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** Trigger warning **
One of my friends sent me a link this morning to this article: Why Don’t Cops Believe Rape Victims?
It talks about a phenomenon that’s really well known if you’ve received training in rape counselling, but perhaps is much less understood in the wider world: women who have been raped can very rarely recall their attacks in neat, linear narratives, and frequently they have intense sensory memories that interfere with any ‘story arc’ that we might expect to hear. The above article, and many others beside, can tell you far more about the biological basis for those things than I can. But even if you understand the research, I think it’s still tough to grasp what that non-linear narrative means.
So I thought I’d tell you about mine. I remember pretty well how the situation developed – I remember chatting at the front desk, being invited to the back office. After that, I mostly have short flashes of memory, like those sepia flashbacks that action movies are so fond of using. I remember him coming towards me for the first time, grabbing my neck. I can picture his chest above my head and the precise colour of the mahogony desk in that room. I can describe what the booking system on the computer looked like. Those are the sorts of visual memories I have.
Then there are the sensory ones. I can feel being pushed to my knees, the pain when he reached the back of my throat and, later, his hot breath dampening my scalp. I can hear being called a “sick bitch”, the sound of his trousers against the cheap carpet, the hum of the air-conditioning unit, quiet sobs. I can’t really recall any smells – I suppose there weren’t many, in that office.
But those are the sorts of memories I have. They’re disparate, not in any natural order. And it’s why, when a person has ever asked me to tell them “exactly what happened”, I have refused. Because what could I tell them that would satisfy them?
I don’t know if that’s helped understand what it’s like. But it’s the best representation of what my memories are – a jumbled and incomplete mess. And frankly, I don’t really want to sort through them. I suppose that might seem confusing – why wouldn’t you want to really know what happened to you? But one of the reasons I have steered clear of any counselling that might seek to ‘restore’ my memories is that I’m scared. Those things that I remember are unpleasant enough – I don’t feel the need to add to them. And whilst I can hardly claim to speak for every survivor of rape, I think that’s a fairly common thought.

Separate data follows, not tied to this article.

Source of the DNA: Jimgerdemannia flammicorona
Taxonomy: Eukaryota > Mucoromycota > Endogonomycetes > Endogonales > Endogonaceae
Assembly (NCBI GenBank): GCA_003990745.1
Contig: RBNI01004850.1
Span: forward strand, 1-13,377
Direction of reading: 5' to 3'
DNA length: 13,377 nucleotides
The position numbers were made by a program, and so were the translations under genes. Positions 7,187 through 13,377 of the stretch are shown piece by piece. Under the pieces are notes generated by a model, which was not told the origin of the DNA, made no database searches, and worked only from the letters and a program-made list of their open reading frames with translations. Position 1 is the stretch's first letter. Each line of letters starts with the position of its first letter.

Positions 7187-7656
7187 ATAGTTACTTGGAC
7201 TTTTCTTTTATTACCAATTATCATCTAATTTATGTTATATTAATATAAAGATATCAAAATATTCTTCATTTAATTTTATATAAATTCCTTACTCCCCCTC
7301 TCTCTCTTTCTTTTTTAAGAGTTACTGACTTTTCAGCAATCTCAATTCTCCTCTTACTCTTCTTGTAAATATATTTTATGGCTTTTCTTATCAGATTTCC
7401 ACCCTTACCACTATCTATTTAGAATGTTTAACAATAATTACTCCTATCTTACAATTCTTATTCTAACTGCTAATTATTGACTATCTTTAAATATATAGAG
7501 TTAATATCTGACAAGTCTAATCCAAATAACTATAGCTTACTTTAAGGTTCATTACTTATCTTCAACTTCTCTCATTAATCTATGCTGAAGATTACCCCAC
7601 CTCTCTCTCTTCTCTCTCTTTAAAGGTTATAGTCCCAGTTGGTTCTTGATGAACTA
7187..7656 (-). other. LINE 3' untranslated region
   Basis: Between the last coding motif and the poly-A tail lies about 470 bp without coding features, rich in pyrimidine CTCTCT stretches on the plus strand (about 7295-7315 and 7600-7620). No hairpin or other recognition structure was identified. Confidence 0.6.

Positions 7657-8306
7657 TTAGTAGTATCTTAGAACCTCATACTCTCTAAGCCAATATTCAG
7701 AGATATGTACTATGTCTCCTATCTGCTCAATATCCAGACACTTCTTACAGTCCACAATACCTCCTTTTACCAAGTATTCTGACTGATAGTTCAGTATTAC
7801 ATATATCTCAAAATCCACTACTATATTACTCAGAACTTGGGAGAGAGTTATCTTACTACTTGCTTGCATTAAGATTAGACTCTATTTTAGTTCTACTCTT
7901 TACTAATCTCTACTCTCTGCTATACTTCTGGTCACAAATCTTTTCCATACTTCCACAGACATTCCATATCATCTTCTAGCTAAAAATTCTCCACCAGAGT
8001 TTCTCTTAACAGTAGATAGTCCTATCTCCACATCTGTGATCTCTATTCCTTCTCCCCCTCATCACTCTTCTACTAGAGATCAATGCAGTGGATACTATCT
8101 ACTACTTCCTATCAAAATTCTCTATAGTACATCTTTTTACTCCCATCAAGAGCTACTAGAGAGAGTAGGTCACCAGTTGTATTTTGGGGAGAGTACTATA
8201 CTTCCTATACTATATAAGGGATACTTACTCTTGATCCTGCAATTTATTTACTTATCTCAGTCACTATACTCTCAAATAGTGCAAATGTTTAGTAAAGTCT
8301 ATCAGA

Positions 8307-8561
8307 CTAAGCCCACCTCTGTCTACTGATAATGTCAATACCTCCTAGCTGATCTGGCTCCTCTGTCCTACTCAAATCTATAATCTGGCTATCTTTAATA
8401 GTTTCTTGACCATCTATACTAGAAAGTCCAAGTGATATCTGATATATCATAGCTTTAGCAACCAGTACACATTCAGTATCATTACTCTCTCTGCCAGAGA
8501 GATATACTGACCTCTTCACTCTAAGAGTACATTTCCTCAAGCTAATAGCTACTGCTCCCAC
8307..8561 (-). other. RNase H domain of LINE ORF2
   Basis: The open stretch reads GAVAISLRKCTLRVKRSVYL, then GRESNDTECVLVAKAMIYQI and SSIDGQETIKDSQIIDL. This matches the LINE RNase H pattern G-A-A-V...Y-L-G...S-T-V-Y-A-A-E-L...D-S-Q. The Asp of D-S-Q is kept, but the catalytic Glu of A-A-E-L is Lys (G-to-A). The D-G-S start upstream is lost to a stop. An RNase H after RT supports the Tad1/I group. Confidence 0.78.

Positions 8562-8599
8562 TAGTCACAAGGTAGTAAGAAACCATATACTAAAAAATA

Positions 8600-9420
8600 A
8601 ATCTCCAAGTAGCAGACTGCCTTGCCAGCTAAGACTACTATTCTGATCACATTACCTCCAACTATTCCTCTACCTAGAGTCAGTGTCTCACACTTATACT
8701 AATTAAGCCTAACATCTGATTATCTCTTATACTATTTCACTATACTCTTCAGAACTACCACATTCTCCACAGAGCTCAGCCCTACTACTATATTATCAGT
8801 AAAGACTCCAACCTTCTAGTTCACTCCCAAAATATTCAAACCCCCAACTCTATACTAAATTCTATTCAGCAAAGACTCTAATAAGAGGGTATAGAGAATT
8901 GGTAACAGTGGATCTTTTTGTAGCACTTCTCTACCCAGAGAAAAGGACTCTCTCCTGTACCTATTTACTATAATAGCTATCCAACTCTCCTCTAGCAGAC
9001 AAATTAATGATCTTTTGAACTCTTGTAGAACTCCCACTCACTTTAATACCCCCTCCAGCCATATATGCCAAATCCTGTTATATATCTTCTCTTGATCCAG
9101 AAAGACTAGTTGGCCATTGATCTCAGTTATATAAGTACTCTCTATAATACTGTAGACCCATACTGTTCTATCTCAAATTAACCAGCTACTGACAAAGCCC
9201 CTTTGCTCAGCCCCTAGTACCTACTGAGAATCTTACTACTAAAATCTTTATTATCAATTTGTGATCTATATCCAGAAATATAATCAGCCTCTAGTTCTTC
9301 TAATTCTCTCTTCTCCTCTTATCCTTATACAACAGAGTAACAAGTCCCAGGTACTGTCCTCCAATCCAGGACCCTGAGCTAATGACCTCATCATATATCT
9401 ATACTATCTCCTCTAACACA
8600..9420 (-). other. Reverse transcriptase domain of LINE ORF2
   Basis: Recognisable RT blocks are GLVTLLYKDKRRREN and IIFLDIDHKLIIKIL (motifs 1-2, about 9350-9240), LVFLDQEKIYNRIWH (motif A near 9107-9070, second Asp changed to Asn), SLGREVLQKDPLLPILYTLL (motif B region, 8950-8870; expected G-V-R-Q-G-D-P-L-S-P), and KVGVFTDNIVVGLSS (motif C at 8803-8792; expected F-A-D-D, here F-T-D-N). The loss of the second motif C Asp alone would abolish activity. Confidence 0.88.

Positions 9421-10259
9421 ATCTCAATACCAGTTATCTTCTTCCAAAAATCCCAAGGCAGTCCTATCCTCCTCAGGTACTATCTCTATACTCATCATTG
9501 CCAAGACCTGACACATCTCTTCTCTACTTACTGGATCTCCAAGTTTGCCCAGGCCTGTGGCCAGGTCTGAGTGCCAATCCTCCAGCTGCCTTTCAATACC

Anyway, I thought this might be helpful 🙂
Today I stand in front of the mirror of the ladies’ toilet at work, and I stare at the face I see. This week, this month, I don’t recognise it as my own. The hair is the same blonde mess it always is; my face is still carefully painted on. But that hair and face and smile is who I am for eleven months of each year. Now it is the first day of October, and I am the girl I was 6 years ago.
I’m sitting on the toilet having a wee. As I feel the liquid trickle out, I am picturing the fading scars inside me, those pock marks and lines and swells that must linger on my flesh. They will be less obvious than they were last October. But they’re still there.
I’m sitting at my desk thinking about the supermarket. Last week I pushed a trolley down the table sauces aisle, gripping the handle tightly, pleading with myself not to lose it. I closed my eyes, took deep breaths, counted to ten. Rushing past the broccoli and the toothpaste and the liquid detergent, I smiled blandly at the checkout girl and made it to my car, breath ragged. My hands were shaking so much I knew I couldn’t drive home. So I sat outside and tried to calm down by appealing to nicotine. I sat and smoked a rare cigarette, and miraculously it worked. The anxiety attack I had expected to arrive full tilt was held back, and I was pleased about that.
And yet, the panic is still there, threatening me. Six years have gone by and, these days, the trauma of the past is lying just slightly out of reach. I know I should be proud that it does not dominate me any more. But instead I feel it hovering out of sight, threatening this life I have painstakingly built, and I know I have only a slender white and gold cylinder, leaving a foul taste in my mouth, to help keep it at bay.
This is the confirmation I dread every year. It is the first of October, and I’m still not fine.
I know I haven’t written a post in a while. To be honest it’s been quite a nice reprieve, because writing about rape makes you think about rape, and people talk to you about what you’ve written, and suddenly my life featured rape really heavily, which I hadn’t intended at all.
But now I’m sitting in the library preparing for an exam tomorrow and it strikes me that now might be the perfect time to write a quick post…!
It will be quick. I just wanted to give you links to some TED talks. If you haven’t discovered TED yet, they put online twenty minute long talks by people talking about all manner of things – be it the latest genetic discovery, or how to live a life. These talks fall more into the second category. The first I want to recommend links in very nicely with my last, ashram-based post, Strength. Brene Brown talks about the power of vulnerability, about letting ourselves be open. The second looks at whether violence towards women is rooted in how we teach boys to be ‘Men’ when they’re young. I’d genuinely be really interested in seeing some debate on this, particularly from male readers – is he right? Do you think he applies brush strokes that are a bit too broad, or do you have similar experiences?
Either way, enjoy discovering TED 🙂